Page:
Aylan Kurdi's Death Resonates in Canadian Election Campaign – New York Times
OTTAWA — While the photograph of a 3-year-old Syrian boy’s body quickly focused the world’s attention on the migrant crisis in the Middle East and Africa, it has taken on a particular resonance in Canada with the discovery that the boy’s family had been unable to obtain immigration visas.
The death of the boy, Aylan Kurdi, who drowned with his brother and mother off the coast of Turkey, has also become an emotional issue in the Canadian election.
Even before the plight of the Kurdi family flashed across social media, opposition politicians, along with advocacy and religious groups, had strongly criticized the refugee policies of Prime Minister Stephen J. Harper’s Conservative government.
In January, the government promised that it would accept 10,000 refugees from Syria over three years. But over the next several months, immigration officials and Chris Alexander, the citizenship and immigration minister, repeatedly declined to disclose how people had been admitted.
On Thursday the department said 1,074 Syrian refugees had settled in Canada as of Aug. 24.
“At the end of the 1970s and in the 1980s, Canada did an amazing job of taking in refugees,” said Alexandra Kotyk, project manager of Lifeline Syria, a refugee settlement group in Toronto. “I really think we’re not living up to our normal humanitarian performance now. The government seems to be leaving a lot of the responsibility to private groups.”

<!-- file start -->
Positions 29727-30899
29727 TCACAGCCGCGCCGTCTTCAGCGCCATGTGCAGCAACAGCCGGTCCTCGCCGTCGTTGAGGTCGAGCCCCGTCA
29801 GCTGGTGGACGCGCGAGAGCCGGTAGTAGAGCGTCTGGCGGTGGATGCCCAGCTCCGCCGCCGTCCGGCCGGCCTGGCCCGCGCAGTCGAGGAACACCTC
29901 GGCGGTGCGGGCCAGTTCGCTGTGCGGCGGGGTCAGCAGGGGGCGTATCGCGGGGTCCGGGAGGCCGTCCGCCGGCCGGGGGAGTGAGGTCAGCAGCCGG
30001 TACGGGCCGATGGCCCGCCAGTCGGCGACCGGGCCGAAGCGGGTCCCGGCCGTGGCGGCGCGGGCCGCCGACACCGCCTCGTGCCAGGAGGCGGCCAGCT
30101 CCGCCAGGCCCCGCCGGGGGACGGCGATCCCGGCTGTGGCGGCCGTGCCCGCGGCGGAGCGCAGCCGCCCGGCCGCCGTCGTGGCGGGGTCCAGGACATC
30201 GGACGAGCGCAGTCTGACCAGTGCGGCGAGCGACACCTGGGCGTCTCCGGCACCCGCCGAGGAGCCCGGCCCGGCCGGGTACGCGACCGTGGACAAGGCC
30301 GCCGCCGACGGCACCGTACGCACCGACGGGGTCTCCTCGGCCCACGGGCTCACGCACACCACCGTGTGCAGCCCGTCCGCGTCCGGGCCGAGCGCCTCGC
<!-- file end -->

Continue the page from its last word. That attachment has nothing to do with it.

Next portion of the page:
Ms. Kotyk said that it has never been precisely clear how many refugees the government itself would sponsor. But she said that her group understood that the government was counting on private sponsorships for about 60 percent of the total.
While no firm numbers are available, there seems to be an abundance of would-be sponsors. Yet over the past few months many of them have complained that the Ottawa government’s rules are frustrating their efforts.
Brian Dyck, the national migration and resettlement program director for the Mennonite Central Committee Canada, said that migrants’ claims often dragged on because of the complexity of those rules.
He added: “It seems like more resources in processing applications need to be put into place. In some places the backlog is many years, and people languish as they wait.”
Under Canada’s system, there are two broad forms of private sponsorship. Groups like the United Church of Canada, the Mennonite …Read More